Preparation of Rumen Fluid Inoculum
 A bacterial fraction, largely free of protozoa, was prepared for the fermentation assays by using the procedure of Forsberg, “Some Effects of Arsenic on the Rumen Microflora; An In Vitro Study,” Can. J. Microbiol. 24:36 (1978). The digesta inoculum was resuspended and washed twice in an equivalent amount of 0.1 M phosphate buffer pH 6.8 to the rumen fluid. The inoculum provided both, the substrate and the enzyme used for cellulose degradation assay. Incubation periods were 0, 1.5, 3, 6, 12, 24, and 48 hr. Other incubation conditions were similar to those outlined in experiment 1 above. However, cellulose was determined by the method of Updergraff, supra, for the in vivo digestibility trial. The optimal level of Tween 80 obtained was adopted here and followed.
 In Vivo Digestibility Trial
 Four wethers weighing (72.5±15.0 kg) fitted with both rumen and duodenal cannula, were offered chopped medium quality timothy hay ad libitum. The hay was either sprayed with 500 ml water or 50 ml of Tween 0.80 dissolved in 500 ml of water. The feed was offered in two equal portions, at 08:30 and 20:30 hr. Water was available ad libitum. The experiment was designed as a 2×2 latin square with two 14-day adaptation, two 7-day collection periods.
 Estimates of the rates of passage of the two treated hays were made using chromium mordanted fibre (Cr) for the particulate phase and cobalt-ethylene diaminetetracetic acid (Co-EDTA) for the liquid phase. The method of Uden et al., “Investigation of chromium, cerium and cobalt as markers in digesta: Rate of Passage studies,” J. Sci. of Food and Agriculture 31:625-632 (1980), was used in the preparation of both markers.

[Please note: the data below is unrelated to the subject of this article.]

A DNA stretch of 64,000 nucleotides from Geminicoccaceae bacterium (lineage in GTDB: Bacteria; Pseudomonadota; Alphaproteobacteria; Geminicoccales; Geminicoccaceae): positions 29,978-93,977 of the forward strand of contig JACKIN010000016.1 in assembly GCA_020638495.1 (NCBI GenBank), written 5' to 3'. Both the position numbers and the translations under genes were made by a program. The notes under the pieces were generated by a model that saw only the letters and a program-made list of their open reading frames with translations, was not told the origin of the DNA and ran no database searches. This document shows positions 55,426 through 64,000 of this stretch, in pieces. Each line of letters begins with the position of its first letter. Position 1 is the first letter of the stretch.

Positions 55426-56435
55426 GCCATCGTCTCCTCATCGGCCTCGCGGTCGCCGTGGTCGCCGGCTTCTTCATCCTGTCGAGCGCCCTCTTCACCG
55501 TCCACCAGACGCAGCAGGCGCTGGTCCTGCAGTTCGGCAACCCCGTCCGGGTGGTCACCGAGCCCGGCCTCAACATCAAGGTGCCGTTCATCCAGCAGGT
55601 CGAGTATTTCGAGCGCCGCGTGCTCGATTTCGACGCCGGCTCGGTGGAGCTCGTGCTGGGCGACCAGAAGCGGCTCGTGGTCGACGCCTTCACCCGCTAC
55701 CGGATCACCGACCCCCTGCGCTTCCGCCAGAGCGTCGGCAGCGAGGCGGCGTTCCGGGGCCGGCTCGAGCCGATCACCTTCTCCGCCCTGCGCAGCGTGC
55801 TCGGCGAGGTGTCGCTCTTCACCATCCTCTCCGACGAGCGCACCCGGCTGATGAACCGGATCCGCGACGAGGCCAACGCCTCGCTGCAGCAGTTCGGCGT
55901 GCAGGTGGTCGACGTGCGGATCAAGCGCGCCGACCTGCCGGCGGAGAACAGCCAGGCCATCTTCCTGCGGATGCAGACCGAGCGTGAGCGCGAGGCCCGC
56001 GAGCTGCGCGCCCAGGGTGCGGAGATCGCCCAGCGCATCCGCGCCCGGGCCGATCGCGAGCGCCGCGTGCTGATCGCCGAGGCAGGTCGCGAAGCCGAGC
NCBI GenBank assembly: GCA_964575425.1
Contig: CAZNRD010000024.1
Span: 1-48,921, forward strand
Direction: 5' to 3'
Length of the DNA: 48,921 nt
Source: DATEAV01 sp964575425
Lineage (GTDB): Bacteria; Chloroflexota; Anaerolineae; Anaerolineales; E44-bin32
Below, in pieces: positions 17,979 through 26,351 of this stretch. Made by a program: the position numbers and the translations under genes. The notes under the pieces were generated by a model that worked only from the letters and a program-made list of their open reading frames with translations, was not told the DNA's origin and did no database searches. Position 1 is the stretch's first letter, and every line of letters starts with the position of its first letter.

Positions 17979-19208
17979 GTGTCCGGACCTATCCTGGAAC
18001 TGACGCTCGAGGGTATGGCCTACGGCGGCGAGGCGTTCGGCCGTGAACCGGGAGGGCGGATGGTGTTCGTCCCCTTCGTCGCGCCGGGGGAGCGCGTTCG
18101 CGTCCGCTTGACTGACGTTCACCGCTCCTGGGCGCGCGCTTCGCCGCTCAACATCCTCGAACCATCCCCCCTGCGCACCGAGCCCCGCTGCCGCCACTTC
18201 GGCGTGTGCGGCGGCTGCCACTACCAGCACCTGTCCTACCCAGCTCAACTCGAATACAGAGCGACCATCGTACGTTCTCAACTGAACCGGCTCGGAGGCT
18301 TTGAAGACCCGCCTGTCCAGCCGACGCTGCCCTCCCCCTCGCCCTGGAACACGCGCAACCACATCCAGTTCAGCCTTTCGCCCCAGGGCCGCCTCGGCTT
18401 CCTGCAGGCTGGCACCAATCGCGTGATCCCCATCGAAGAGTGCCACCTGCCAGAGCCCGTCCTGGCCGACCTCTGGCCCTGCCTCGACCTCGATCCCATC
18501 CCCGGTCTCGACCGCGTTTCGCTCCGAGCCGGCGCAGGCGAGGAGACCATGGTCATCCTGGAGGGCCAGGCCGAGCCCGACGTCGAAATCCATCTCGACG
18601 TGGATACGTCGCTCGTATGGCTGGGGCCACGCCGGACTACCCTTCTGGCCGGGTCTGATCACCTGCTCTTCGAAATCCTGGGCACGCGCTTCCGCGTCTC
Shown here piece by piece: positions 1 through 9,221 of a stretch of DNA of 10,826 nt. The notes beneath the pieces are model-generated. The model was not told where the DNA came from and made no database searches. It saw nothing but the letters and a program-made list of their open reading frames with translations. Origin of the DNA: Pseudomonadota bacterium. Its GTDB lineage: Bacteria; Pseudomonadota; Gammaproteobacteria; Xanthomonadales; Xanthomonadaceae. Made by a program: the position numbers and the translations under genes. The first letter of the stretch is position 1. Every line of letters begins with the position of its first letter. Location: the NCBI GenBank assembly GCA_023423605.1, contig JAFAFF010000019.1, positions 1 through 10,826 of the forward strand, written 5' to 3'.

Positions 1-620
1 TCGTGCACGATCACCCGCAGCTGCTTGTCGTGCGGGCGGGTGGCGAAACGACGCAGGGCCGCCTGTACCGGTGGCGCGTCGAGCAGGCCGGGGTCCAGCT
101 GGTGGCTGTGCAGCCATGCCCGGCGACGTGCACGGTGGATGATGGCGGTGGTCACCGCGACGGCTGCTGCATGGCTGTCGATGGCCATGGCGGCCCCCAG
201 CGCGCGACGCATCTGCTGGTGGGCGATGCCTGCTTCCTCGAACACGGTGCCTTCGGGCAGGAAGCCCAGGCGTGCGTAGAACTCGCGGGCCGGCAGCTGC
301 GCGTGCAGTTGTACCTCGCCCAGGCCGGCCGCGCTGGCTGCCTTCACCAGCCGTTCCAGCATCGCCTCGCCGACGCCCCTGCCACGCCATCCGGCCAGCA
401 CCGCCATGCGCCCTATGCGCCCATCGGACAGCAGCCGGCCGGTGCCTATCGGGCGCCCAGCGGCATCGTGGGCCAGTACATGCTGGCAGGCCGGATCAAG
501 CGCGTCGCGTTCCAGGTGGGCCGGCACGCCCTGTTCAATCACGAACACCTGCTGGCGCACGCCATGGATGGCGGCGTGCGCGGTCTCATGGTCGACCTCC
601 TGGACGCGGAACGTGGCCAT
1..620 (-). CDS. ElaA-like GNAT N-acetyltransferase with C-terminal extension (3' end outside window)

The sheep were adapted to the feed in individual pens, and then moved into digestibility cages for total collection and marker infusion. During the collection period, records of feed intake, faecal and urine output were maintained. 250 g subsamples of the faeces were collected daily, subsampled for DM determination, while the rest was dried under a drought oven. Urine was collected under 1N sulphuric acid.
 On the last day of the collection period, each sheep was given 50 g of Cr-mordanted fibre 1 hr prior to the evening feeding. In addition, 250 ml of Co-EDTA (0.1 g/ml) was infused intraruminally and the animals were then fed. Rumen digesta and duodenal sampling commenced 4 hr after dosing and continued at the same interval for 96 hr.
 Two samples of rumen fluid were collected: The first rumen fluid samples (30 ml) were preserved for microbial protein estimations by adding 7.5 ml of 0.9% NaCl in 37% formaldehyde solution. The samples were then stored at −20° C. after the preparation of a bacterial pellet by centrifugation at 27,000 g max for 15 min. A portion of the second rumen fluid and faecal samples was dried at 80° C. and ground in a coffee grinder (Braun, Inc. MA) for DM and Cr determination (Uden et al., 1980). Cr concentration in the samples was determined in duplicate by atomic absorption spectrophotometer (Perkin Elmer 560) using Cr standards (Fisher Scientific Co. NJ). The rest of the second rumen fluid sample was centrifuged at 10,000 g max for 10 min and the supernatants analyzed directly for cobalt using 0.1N HCL as the blank. Standards were prepared using cobalt chloride (Fisher Scientific Co. NJ). Marker concentrations were expressed per gram of dry sample.
 Other analyses included: acid and neutral detergent fibre (Goering and Van Soest, “Forage fiber analysis,” Agric. Handbook No. 379, p. 12 (1970)), total N (Parkinson and Allen, “A wet oxidation procedure suitable for the determination of nitrogen and mineral nutrients in biological materials,” Comm. Soil Sci. Plant Anal. 6:1 (1975)) for RNA concentrations of the rumen bacterial pellets and duodenal samples.